Externally funded CSED based projects Externally funded CSED based projects

This page contains details of some of externally funded projects which have been based in CSED.  Click on the project name which will take you to further information or to the website.

Project SYNERGY: exploring techniques in distributed asynchronous facilitation

SYNERGY is a year-long CSED project, started in January 2008, and funded by the Leadership Foundation under it's 'small development projects' scheme.

The project capitalises on existing facilitation skills amongst CSED staff - and in particular its work in the iLab - to explore the possibilities of running successfully facilitated sessions  where participants are neither gathered together into the same location, nor necessarily making their contributions at the same time on a given day. If this mode of working can be successfully achieved then the benefits will be huge.

We regard this work as an experiment, and if it shows promise then further (and more major) funding will be sought. A HEFCE LGM bid would probably be appropriate.

Further details are available on the SYNERGY website.

SCAITS

SCAITS stands for 'Staff Communications and Information Technology Skills'. Over many years UEA has sought to extend the C&IT skills of its staff. We were therefore particularly pleased to be awarded a one year JISC-funded project to investigate how an appropriately C&IT skilled work force might be generated and maintained at a Higher Education Institution.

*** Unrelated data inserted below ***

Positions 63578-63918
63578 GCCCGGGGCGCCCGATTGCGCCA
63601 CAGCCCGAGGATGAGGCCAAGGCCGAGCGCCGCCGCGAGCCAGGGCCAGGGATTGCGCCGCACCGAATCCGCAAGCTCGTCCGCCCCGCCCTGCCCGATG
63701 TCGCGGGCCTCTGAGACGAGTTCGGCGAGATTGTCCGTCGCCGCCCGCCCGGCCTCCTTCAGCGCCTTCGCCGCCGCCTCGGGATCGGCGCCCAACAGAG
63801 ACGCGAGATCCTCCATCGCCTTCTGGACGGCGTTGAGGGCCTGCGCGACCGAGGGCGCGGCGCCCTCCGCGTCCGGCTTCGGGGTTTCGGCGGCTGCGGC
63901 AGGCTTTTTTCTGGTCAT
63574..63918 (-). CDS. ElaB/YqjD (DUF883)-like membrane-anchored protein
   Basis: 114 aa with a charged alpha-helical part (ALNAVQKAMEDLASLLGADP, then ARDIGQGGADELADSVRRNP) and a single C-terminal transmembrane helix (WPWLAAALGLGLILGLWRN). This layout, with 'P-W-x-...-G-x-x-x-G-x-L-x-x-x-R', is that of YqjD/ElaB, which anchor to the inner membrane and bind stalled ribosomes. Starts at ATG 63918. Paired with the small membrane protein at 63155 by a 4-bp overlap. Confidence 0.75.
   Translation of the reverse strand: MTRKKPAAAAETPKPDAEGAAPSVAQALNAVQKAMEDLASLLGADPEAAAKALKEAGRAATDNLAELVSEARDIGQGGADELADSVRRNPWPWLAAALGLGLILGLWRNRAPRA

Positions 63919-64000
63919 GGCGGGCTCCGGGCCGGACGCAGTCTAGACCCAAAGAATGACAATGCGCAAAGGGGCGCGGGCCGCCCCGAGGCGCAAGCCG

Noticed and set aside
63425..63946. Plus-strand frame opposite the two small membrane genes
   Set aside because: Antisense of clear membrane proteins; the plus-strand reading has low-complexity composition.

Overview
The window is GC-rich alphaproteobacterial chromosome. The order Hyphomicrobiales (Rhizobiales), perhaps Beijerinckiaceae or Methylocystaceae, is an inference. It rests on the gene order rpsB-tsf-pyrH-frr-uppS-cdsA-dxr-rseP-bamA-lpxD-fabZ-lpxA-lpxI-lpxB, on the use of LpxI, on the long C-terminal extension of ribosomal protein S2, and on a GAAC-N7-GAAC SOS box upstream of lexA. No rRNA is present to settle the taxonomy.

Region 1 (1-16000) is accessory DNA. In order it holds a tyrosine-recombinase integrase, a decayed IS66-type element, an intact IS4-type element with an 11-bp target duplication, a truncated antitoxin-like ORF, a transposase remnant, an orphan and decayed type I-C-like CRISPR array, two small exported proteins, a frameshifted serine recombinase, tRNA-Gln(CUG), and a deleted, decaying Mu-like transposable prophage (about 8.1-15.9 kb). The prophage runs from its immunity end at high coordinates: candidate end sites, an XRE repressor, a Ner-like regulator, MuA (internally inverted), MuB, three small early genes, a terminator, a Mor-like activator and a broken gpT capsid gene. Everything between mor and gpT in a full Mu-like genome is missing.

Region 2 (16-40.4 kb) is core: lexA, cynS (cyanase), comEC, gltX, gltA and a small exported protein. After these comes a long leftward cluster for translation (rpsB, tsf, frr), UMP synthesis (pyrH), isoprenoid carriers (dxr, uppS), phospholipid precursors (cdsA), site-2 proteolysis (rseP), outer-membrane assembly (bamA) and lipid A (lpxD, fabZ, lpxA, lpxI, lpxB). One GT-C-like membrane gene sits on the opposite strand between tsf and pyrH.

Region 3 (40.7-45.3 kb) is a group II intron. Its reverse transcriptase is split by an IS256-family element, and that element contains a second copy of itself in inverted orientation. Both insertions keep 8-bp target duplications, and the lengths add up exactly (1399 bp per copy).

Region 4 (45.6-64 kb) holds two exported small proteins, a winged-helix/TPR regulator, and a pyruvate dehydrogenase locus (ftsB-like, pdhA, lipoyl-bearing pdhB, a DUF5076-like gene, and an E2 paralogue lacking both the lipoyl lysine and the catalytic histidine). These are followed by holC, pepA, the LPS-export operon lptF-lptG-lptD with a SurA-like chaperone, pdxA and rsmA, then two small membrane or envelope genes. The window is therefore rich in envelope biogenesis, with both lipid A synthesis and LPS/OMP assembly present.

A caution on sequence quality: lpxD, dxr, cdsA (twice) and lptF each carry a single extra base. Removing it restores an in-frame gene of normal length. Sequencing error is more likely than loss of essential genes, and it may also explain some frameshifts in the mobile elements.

LHI Project/iLab

Learning the Habit of Innovation: Harnessing Technology for Strategic Planning

University managers need to think strategically and to solve complex, cross-institutional problems in an increasingly unstable environment, where the future may be difficult to predict. This project was set up to provide a large group of senior managers in the Eastern region access to the Post Office Research Group's Innovation Laboratory, a highly original model for using a leading-edge technology environment to stimulate innovation and creativity in strategic planning and problem solving, especially by groups. With the benefit of technical and facilitator training from the Research Group, and through collaborative purchase of the key software tools, the partner institutions will have the capacity to develop their own versions of this model - ensuring a sustainable basis for promoting innovation and creativity in organisational planning.  If anyone has any questions about the LHI Project, please contact Gurpreet Gill, ext 2951, g.gill@uea.ac.uk